How To Make a Website

I got an email recently from a kind online friend who said they thought my work was swell, and that they’d like to ask about my process or what makes a good website. Aside from that being a really nice email to receive, it’s also good impetus for me to be a little more candid and critical about my practice. Here’s my breakdown on how to make a Good Website.

It’s fine if you disagree with me on these things — let me know by email what great sins I have committed against thee and I shall dearly repent :)


Write meaningful HTML that communicates the structure of your document before any style or additional interactivity has loaded. Write CSS carefully, reason your methodology and stick to it, and feel empowered to skip frameworks. When it comes time to write JavaScript, write not too much, make sure you know what it all does, and above all, make sure the website works without it.

A Brave New index.html File

HTML is meant to communicate document structure and information, and it does a really good job of doing that if you let it. Before starting the styling steps of any project, I write all of my pages out from a content document or design file completely in HTML. I find this reveals a lot about interactions that need to be considered and information architecture that isn’t quite ready for prime time. Even if I’m using some SPA framework, I’ll still start by communicating the entire document with HTML alone, because I’ve found it’s that much clearer when it’s time to break the markup into whatever the component style du jour happens to be.

Get creative with tagging. There’s a world beyond <div>s and <span>s (though sometimes these are exactly what you need) — don’t forget about the <main>s and <section>s and <aside>s for laying out content, and the <time>s or <abbr>s or <dl>s for communicating more complex data. Spend some time reading about elements in MDN, or even the HTML spec. Let yourself discover the breadth of the language. Every week you’ll discover something new you could’ve been using this whole time.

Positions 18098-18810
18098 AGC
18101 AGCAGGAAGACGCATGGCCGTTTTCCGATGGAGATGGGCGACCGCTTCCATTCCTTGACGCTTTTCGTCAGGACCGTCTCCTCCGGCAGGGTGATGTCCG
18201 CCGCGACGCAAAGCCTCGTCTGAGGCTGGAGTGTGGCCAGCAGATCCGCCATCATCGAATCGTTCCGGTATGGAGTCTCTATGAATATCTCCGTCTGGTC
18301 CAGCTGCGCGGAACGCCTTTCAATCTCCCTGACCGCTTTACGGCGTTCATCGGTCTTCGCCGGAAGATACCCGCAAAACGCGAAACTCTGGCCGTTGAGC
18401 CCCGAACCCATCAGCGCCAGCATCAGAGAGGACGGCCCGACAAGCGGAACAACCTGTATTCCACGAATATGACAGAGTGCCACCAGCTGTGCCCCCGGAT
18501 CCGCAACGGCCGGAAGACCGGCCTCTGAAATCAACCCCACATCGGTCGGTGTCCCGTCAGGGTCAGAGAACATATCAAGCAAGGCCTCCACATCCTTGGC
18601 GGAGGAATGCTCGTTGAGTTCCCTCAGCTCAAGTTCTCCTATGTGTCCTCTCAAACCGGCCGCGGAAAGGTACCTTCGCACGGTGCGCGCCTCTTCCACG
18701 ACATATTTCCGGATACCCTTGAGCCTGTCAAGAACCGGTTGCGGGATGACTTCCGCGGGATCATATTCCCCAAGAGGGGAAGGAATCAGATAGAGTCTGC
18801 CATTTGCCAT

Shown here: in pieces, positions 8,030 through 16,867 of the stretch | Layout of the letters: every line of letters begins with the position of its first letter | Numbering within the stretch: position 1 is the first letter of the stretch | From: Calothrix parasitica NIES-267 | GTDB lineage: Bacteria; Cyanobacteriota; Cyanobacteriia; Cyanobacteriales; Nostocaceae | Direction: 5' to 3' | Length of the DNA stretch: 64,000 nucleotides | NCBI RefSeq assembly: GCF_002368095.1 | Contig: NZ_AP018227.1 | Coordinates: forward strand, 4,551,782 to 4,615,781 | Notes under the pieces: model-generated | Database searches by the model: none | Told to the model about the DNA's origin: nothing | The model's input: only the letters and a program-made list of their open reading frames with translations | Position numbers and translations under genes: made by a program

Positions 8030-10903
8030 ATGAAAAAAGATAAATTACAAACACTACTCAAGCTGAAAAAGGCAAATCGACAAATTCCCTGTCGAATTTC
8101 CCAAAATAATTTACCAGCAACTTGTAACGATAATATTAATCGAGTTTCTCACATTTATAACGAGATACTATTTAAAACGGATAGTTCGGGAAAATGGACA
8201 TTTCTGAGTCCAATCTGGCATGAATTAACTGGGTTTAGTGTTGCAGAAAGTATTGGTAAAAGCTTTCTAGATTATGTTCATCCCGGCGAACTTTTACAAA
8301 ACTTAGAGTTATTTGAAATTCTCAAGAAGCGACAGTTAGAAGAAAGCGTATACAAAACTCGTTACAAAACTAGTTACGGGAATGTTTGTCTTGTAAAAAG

Don’t worry about class attributes just yet, but do worry about semantic attributes like those needed to make a <form> work properly. We’ll hydrate our markup with CSS as needed; now’s a good time to be certain our website is bulletproof from a semantics perspective.

If, in this process, you discover your document is confusing or ordered incorrectly, this is the perfect time to address that. CSS has a lot of superpowers when it comes to layout these days, so consider whether it’s possible to write the HTML in the correct flow and solve for unique challenges with style code down the line. If it’s not possible, that might be a good sign to talk with your designers about their intention. Often you’ll find that something that doesn’t make sense from an HTML perspective was an afterthought, or might be better served somewhere else!

A Note On Accessibility

You’ll find that spending more time getting HTML right reveals or even anticipates and evades accessibility issues. It’s just easier to write accessible code if it’s got semantic foundations.

You’ll further find that once you’ve gotten used to spec-diving, the WCAG can be a really fun way to give yourself and your users wins. The more time you spend looking for and fixing accessibility issues, the more clever you’ll feel when you start to preempt them on your next project.

It’s important to note that making sure users of all stripes (not solely the ones your product manager has deemed important enough) can be successful using the things you create is literally, like, the job. Designers will do their best to discover issues beforehand, testing and interviews can solve issues later in the process, but at the end of the day, your hand is the one that brings The Thing into being. Bringing accessibility expertise into your stables will make you an extremely formidable developer, it’s a consistent value-add to any project, and it further makes you a far better citizen of the internet.

A Note On Communication

This isn’t HTML-specific, but this advice has taken me further than any blog tutorial ever has: